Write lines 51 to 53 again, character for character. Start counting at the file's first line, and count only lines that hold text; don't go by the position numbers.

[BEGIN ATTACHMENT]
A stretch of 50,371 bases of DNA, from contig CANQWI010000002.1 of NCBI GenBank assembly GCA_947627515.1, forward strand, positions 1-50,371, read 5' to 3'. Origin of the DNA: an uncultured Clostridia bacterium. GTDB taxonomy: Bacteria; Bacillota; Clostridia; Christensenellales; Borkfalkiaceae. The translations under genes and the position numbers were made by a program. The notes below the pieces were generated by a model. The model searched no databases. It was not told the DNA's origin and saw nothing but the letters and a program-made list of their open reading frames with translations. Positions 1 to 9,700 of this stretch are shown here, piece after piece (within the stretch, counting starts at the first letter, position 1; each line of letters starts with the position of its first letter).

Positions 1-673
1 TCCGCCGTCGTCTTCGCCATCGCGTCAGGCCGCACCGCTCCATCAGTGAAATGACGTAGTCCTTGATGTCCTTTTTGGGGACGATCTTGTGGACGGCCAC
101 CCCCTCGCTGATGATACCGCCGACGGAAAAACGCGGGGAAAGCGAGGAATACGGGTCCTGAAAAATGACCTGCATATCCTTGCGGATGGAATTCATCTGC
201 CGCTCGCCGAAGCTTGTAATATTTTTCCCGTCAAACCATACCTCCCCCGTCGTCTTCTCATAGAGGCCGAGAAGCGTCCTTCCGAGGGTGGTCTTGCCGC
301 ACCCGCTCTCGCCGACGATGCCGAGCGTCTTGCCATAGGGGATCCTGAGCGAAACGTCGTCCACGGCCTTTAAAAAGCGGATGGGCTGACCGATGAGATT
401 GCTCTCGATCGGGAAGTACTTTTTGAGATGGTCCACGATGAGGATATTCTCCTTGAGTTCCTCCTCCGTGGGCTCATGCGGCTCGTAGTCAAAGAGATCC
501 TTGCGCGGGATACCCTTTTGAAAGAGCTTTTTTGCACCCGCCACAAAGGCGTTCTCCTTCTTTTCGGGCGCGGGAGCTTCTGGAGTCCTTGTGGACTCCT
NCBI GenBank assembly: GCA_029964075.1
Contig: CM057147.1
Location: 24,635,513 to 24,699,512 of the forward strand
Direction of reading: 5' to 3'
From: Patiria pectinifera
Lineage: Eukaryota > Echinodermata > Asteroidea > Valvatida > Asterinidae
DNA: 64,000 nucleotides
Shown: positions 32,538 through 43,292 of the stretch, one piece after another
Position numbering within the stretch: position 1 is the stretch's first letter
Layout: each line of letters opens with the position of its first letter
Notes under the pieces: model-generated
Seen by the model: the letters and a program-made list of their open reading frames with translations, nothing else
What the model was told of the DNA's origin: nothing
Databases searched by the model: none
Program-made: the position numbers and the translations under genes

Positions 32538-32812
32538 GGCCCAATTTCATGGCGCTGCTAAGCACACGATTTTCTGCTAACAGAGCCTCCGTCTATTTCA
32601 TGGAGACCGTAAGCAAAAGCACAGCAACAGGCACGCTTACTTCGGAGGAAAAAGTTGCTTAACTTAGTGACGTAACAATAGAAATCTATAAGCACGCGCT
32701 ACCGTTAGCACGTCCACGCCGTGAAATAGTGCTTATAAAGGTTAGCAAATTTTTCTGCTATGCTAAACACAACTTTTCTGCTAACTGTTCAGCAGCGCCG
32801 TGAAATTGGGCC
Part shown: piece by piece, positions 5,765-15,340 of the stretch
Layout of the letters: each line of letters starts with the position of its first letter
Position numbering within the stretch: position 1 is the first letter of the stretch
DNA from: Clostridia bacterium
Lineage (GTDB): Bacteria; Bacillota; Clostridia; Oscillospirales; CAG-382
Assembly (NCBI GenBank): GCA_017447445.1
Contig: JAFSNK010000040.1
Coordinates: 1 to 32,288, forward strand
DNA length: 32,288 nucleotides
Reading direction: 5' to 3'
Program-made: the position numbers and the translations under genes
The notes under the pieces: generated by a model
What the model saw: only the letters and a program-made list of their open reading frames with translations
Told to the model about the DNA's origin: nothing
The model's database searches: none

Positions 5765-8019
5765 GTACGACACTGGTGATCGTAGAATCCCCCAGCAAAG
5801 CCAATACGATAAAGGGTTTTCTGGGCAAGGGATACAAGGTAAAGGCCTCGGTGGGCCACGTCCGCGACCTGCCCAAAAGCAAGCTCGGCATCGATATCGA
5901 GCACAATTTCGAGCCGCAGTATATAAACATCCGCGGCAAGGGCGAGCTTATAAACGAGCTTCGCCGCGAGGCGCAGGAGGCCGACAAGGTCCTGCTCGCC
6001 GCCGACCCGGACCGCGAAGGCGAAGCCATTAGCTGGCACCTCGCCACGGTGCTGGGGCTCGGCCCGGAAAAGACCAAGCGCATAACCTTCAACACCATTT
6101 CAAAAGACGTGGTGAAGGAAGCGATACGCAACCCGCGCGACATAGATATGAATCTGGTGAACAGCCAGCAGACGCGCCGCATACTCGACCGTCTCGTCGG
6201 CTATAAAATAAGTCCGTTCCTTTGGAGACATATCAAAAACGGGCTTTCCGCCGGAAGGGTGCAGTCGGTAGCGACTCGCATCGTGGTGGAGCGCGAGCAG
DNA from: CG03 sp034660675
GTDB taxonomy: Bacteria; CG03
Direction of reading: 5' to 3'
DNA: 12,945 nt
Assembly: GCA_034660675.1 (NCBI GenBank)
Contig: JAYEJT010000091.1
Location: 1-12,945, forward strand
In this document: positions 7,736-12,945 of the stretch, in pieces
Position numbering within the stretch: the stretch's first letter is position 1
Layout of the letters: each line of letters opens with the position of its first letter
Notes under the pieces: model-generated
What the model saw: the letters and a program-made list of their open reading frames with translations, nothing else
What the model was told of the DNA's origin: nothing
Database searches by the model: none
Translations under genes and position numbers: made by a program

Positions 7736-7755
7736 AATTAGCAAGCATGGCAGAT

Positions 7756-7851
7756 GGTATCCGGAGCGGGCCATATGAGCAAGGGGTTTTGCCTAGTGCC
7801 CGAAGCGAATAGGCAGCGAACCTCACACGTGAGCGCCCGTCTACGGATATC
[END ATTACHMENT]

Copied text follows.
DNA from: CG03 sp034660675
GTDB taxonomy: Bacteria; CG03
Direction of reading: 5' to 3'